Tuesday, October 16, 2007

The Left in The Middle East?

Quick question: can anybody point me to a good history of what happened to the left in the Middle East? I know it was a casualty of the geo-political struggles of the Cold War, at some level. But isn't a fundamental political issue we should be concerned with the fact that the poor and disenfranchised in the Middle East (or in the Islamic world, more broadly) have no one to speak for them but the Imams?

6 comments:

karsten said...

I'm more concerned with the fact that the poor and disenfranchised in America have no one to speak for them but the preachers.

Ritik Dholakia said...

Pithy, but untrue.

karsten said...

Pithy, your rebuttal, but is is true? Who else speaks for them? Except maybe certain rappers.

The Democratic party?

Stockton Hercules said...

http://ouraim.blogspot.com/2007/10/arab-left-nationalists-and-islamists.html

"The 1967 defeat of Nasser and the Arab armies by Israel can now
clearly be seen as the beginning of the decline in leadership of the
secular forces. As soon as the left nationalists in the Middle East
gained power, their leadership in the struggle against Zionism and
neocolonialism began to wane. ..." and "The
1990 war against Iraq saw for the first time a unity between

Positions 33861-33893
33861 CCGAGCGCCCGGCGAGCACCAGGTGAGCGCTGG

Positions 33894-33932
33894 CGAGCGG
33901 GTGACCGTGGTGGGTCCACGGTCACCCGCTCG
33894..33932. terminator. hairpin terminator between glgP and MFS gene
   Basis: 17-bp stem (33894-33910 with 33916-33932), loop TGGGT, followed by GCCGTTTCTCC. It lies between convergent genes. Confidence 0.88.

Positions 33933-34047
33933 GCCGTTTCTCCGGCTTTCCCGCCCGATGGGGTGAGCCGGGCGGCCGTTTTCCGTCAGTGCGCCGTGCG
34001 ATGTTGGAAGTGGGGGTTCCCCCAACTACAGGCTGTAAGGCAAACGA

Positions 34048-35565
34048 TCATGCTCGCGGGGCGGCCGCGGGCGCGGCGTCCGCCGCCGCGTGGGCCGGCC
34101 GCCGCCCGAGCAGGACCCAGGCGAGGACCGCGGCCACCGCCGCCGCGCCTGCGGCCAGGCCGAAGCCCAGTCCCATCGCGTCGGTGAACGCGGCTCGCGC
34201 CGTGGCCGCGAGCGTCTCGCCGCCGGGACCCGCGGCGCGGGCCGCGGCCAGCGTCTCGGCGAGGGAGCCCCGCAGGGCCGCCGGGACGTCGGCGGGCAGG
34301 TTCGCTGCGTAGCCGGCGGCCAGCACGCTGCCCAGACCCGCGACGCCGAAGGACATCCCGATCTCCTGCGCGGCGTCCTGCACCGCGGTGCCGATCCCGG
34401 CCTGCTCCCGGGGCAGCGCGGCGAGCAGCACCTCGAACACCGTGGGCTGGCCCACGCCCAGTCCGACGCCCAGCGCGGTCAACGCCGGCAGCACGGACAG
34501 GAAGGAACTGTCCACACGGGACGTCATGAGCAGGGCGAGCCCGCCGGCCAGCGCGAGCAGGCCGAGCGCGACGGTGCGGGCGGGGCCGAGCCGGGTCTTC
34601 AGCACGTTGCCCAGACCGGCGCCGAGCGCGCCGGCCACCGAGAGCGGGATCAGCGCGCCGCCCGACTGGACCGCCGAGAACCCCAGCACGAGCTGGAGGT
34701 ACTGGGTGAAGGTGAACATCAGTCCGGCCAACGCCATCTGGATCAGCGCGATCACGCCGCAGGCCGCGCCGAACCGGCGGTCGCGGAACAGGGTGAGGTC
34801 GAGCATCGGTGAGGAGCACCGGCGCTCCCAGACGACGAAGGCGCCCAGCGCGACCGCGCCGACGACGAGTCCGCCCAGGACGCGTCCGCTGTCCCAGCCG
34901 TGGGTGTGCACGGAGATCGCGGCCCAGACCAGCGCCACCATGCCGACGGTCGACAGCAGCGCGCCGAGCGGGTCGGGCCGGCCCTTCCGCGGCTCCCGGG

left-wing, nationalist and Islamist forces in the region and beyond
against Western aggression."

Ritik Dholakia said...

KS - Yes, people within the Democratic party, many folks within academia, many within the media, scores of non-profits, grass-roots movements and organizing groups, and yes, at times, the church and rappers. While they may not be effective in achieving political or policy goals, the poor and disenfranchised are not without voice in America -- and certainly now when compared to Islam.

Ritik Dholakia said...

PK - Thanks, that's a good resource. I'd have to circle back on my regional histories, but I believe a lot of the secular and left-leaning movements in the Middle East were casualties of client-state relationships maintained through the second half of the 20th century as part of the cold war. And I wonder if the lack of this element of civil society, no station between authoritarian governments and the populist but deeply fundamental strains of Islam that provide so much civil service (school, health, shelter), that creates the impression (and, perhaps, reality) that modern Islamic government is antagonistic to Western philosophies of secularized culture and governance.